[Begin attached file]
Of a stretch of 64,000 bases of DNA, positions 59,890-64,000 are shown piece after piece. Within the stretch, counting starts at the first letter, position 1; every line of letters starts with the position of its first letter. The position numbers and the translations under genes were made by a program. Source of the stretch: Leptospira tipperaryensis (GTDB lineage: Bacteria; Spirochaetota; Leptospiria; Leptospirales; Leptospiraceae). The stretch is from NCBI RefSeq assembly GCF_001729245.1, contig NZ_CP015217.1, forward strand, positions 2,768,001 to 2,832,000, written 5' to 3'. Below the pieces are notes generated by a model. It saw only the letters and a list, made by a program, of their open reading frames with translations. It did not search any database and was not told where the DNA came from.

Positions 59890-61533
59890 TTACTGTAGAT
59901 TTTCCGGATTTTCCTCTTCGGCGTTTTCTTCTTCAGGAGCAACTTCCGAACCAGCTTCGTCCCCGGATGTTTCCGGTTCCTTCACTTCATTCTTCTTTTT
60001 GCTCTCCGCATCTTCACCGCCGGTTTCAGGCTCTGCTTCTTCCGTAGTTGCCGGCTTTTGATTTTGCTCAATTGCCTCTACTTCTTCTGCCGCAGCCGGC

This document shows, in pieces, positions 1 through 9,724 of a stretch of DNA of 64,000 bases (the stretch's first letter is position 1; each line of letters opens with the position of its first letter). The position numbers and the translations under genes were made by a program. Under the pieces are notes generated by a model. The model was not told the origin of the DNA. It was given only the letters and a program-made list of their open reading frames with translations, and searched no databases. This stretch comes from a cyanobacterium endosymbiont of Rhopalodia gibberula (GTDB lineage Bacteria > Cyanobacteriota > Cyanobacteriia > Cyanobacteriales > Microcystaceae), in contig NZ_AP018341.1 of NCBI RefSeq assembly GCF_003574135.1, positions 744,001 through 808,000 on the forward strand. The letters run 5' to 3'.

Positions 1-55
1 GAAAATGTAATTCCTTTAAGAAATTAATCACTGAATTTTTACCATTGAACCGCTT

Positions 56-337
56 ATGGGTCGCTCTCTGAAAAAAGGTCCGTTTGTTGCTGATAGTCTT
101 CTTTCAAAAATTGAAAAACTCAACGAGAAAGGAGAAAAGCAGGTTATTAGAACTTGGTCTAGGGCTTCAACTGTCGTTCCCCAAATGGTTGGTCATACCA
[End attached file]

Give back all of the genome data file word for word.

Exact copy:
Of a stretch of 64,000 bases of DNA, positions 59,890-64,000 are shown piece after piece. Within the stretch, counting starts at the first letter, position 1; every line of letters starts with the position of its first letter. The position numbers and the translations under genes were made by a program. Source of the stretch: Leptospira tipperaryensis (GTDB lineage: Bacteria; Spirochaetota; Leptospiria; Leptospirales; Leptospiraceae). The stretch is from NCBI RefSeq assembly GCF_001729245.1, contig NZ_CP015217.1, forward strand, positions 2,768,001 to 2,832,000, written 5' to 3'. Below the pieces are notes generated by a model. It saw only the letters and a list, made by a program, of their open reading frames with translations. It did not search any database and was not told where the DNA came from.

Positions 59890-61533
59890 TTACTGTAGAT
59901 TTTCCGGATTTTCCTCTTCGGCGTTTTCTTCTTCAGGAGCAACTTCCGAACCAGCTTCGTCCCCGGATGTTTCCGGTTCCTTCACTTCATTCTTCTTTTT
60001 GCTCTCCGCATCTTCACCGCCGGTTTCAGGCTCTGCTTCTTCCGTAGTTGCCGGCTTTTGATTTTGCTCAATTGCCTCTACTTCTTCTGCCGCAGCCGGC

This document shows, in pieces, positions 1 through 9,724 of a stretch of DNA of 64,000 bases (the stretch's first letter is position 1; each line of letters opens with the position of its first letter). The position numbers and the translations under genes were made by a program. Under the pieces are notes generated by a model. The model was not told the origin of the DNA. It was given only the letters and a program-made list of their open reading frames with translations, and searched no databases. This stretch comes from a cyanobacterium endosymbiont of Rhopalodia gibberula (GTDB lineage Bacteria > Cyanobacteriota > Cyanobacteriia > Cyanobacteriales > Microcystaceae), in contig NZ_AP018341.1 of NCBI RefSeq assembly GCF_003574135.1, positions 744,001 through 808,000 on the forward strand. The letters run 5' to 3'.

Positions 1-55
1 GAAAATGTAATTCCTTTAAGAAATTAATCACTGAATTTTTACCATTGAACCGCTT

Positions 56-337
56 ATGGGTCGCTCTCTGAAAAAAGGTCCGTTTGTTGCTGATAGTCTT
101 CTTTCAAAAATTGAAAAACTCAACGAGAAAGGAGAAAAGCAGGTTATTAGAACTTGGTCTAGGGCTTCAACTGTCGTTCCCCAAATGGTTGGTCATACCA